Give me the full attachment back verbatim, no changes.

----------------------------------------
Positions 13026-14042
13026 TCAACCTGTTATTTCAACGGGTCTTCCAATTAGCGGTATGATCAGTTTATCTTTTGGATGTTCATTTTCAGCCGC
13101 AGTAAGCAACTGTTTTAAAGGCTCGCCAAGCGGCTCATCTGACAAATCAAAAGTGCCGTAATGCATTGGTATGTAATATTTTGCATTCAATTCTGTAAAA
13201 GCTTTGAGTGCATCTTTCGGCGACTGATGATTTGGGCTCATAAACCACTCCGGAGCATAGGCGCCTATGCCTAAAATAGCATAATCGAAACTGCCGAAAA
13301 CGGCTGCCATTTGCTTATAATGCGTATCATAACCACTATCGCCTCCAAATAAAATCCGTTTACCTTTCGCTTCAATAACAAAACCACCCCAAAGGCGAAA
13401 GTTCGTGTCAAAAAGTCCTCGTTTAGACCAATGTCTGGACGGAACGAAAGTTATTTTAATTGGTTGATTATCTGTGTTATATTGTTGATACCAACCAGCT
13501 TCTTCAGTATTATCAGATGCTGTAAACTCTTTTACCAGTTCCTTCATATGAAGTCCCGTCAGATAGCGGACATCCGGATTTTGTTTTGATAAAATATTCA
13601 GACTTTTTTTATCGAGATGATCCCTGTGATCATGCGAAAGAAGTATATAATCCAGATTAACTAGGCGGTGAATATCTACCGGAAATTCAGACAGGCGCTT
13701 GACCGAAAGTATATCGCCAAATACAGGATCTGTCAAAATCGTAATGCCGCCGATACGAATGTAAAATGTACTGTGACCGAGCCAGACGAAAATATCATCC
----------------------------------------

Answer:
Positions 13026-14042
13026 TCAACCTGTTATTTCAACGGGTCTTCCAATTAGCGGTATGATCAGTTTATCTTTTGGATGTTCATTTTCAGCCGC
13101 AGTAAGCAACTGTTTTAAAGGCTCGCCAAGCGGCTCATCTGACAAATCAAAAGTGCCGTAATGCATTGGTATGTAATATTTTGCATTCAATTCTGTAAAA
13201 GCTTTGAGTGCATCTTTCGGCGACTGATGATTTGGGCTCATAAACCACTCCGGAGCATAGGCGCCTATGCCTAAAATAGCATAATCGAAACTGCCGAAAA
13301 CGGCTGCCATTTGCTTATAATGCGTATCATAACCACTATCGCCTCCAAATAAAATCCGTTTACCTTTCGCTTCAATAACAAAACCACCCCAAAGGCGAAA
13401 GTTCGTGTCAAAAAGTCCTCGTTTAGACCAATGTCTGGACGGAACGAAAGTTATTTTAATTGGTTGATTATCTGTGTTATATTGTTGATACCAACCAGCT
13501 TCTTCAGTATTATCAGATGCTGTAAACTCTTTTACCAGTTCCTTCATATGAAGTCCCGTCAGATAGCGGACATCCGGATTTTGTTTTGATAAAATATTCA
13601 GACTTTTTTTATCGAGATGATCCCTGTGATCATGCGAAAGAAGTATATAATCCAGATTAACTAGGCGGTGAATATCTACCGGAAATTCAGACAGGCGCTT
13701 GACCGAAAGTATATCGCCAAATACAGGATCTGTCAAAATCGTAATGCCGCCGATACGAATGTAAAATGTACTGTGACCGAGCCAGACGAAAATATCATCC